Shupe added strength to the land claim by pointing out that twenty-two years after the original grant by Governor Nichols, New York Governor Dugan confirmed the original five men did indeed have title to the lands and waters that Nichols had granted. Shupe also brought up the fact that in 1825 after a petition of a large number of heirs, over 300 acres of the high lands which went along with the original grant as pastures was sold to a Mr. Dudley Selden with the profits going to the heirs. At that time Chancellor James Kent examined the title and pronounced it ‘perfect’.
However, in future years the newly made land that was developed from filled in marsh land was claimed by the City of New York and then sold to whoever wanted it. As time went along the Selden heirs tried to regain their legal property rights or compensation as a portion of their inheritance and, it seems that’s when Walter Shupe stepped in, in about the year l873.
Putting more backbone to the land claim was the living Waldron residency bond, i.e., Trustee and one of the Syndicate incorporators, Samuel Waldron, was a direct descendent of Resolved Waldron and had lived on his property in the same house that was built by old Resolved Waldron back in the l600s.. (Being a direct descendant of Resolved myself; this bit of information certainly grabbed my attention!)
Walter Shupe was a “Trustee” and the spokesman for the board that included Samuel Waldron, Thomas H. Wyatt, Horace E. Brown, Joseph Hastings, William H. Keek and V.S. Miller. (Interestingly enough they were not all New York Residents. V.S. Miller was from Michigan, William Keek was from Indiana, and Joseph Hastings was from Ohio (which is where a general meeting of the company was held in 1883 with over 500 stock holders and interested parties attending).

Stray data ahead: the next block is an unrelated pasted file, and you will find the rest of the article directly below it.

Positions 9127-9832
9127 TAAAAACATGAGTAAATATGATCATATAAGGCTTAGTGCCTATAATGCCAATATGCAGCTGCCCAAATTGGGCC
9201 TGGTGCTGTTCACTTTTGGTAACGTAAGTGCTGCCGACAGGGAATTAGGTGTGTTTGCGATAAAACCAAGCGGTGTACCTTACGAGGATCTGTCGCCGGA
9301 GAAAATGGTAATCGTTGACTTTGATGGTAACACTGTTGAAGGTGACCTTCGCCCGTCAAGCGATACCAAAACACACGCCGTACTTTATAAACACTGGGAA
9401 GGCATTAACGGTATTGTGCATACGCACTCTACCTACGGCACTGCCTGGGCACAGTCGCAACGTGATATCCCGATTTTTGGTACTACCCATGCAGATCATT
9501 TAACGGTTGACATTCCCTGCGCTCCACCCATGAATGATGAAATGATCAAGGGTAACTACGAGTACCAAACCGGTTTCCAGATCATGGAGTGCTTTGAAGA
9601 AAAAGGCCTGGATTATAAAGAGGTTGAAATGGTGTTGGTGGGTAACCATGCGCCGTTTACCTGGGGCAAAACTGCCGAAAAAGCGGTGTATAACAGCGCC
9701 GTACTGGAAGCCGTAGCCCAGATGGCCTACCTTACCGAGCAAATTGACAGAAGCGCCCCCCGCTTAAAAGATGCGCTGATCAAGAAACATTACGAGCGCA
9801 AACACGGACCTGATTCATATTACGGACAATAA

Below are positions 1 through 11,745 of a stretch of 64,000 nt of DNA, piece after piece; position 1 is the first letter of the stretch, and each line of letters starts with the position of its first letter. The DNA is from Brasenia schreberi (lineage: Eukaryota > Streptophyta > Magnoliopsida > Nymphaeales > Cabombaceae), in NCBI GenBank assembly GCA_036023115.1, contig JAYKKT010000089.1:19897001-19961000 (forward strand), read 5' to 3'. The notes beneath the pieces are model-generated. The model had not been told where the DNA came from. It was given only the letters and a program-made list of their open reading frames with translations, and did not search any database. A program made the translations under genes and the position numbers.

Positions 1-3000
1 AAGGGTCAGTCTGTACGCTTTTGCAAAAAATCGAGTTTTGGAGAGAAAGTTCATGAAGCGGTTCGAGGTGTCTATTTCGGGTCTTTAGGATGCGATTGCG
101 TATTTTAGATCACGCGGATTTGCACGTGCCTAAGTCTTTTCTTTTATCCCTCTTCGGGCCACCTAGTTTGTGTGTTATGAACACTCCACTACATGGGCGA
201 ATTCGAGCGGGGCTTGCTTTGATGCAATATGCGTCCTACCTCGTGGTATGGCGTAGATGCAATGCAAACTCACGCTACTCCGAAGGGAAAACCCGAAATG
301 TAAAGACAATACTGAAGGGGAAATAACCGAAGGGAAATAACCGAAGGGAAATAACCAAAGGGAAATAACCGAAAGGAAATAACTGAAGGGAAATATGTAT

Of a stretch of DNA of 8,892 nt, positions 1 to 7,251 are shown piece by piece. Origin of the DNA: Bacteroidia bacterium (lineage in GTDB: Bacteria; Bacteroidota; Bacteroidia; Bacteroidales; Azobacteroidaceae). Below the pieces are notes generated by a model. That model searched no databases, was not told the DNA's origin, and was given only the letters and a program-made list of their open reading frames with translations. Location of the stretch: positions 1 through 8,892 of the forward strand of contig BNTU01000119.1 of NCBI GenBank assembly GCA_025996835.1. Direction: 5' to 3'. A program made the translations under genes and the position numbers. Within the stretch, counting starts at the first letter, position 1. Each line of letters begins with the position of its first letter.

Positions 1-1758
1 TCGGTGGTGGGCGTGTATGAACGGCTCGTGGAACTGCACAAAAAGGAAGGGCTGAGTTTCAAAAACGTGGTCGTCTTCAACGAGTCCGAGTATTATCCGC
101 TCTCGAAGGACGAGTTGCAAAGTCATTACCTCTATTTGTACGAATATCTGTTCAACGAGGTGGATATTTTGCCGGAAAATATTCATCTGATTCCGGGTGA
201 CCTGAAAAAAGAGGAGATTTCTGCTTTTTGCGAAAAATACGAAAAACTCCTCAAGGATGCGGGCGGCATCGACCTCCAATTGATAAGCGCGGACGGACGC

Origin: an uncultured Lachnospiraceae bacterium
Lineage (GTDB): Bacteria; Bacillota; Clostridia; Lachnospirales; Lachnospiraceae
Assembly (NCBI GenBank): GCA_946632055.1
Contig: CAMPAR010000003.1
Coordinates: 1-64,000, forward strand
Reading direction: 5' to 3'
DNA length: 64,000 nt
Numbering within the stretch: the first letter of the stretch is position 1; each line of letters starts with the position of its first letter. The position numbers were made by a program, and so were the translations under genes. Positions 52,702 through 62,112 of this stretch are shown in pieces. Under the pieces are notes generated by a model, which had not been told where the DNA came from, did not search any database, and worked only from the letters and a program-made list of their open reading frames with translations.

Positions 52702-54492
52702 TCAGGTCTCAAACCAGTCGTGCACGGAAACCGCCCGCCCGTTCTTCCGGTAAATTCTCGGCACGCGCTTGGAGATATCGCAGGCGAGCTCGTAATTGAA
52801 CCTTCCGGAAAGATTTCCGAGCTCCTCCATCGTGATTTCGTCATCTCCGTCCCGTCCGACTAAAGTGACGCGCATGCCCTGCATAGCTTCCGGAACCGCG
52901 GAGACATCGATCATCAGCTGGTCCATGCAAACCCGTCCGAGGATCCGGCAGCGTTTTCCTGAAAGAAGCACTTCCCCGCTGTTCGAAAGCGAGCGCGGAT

So what happened? I don’t know. But, PBS’s History Detectives is on the case now, and a segment is to be aired, I believe, in a week or so. I’m anxious to see what they have turned up. Of course, as the expression goes, “don’t quit your day job”.
A few snippets that I discovered in the course of my research …..
In June 1886 the ‘Harlem Heirs’ controversy was again in the news. Claims were made that Samuel Waldron had “sold out” to the City of New York before the test suit for the group’s claims could be brought to trial. My attention was grabbed again. Was this true and if so what would this do to possible claims by Waldron heirs?
Apparently the claimants continued to fight through the courts for years. In January of l887 a group of the heirs presented the case to the New York State Senate, this time seeking their rights to a portion of Manhattan Island. (I don’t know the results of this claim.)
In l888 a Canadian, Tunis Covert, went to court against Samuel Waldron claiming that he owned Waldron’s land. After about a year this lawsuit was thrown out of court.
Later, Shupe was accused of misrepresenting the investors. Shupe died in Cleveland, Ohio in l903, no doubt a disappointed man.
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Gloria Waldron Hukle is the author of several novels and articles, including “Manhattan Seeds of the Big Apple,” “The Diary of a Northern Moon,” and “Threads-An American
Tapestry”. She and her husband reside in Averill Park, New York. ( http://www.authorgloriawaldronhukle.com )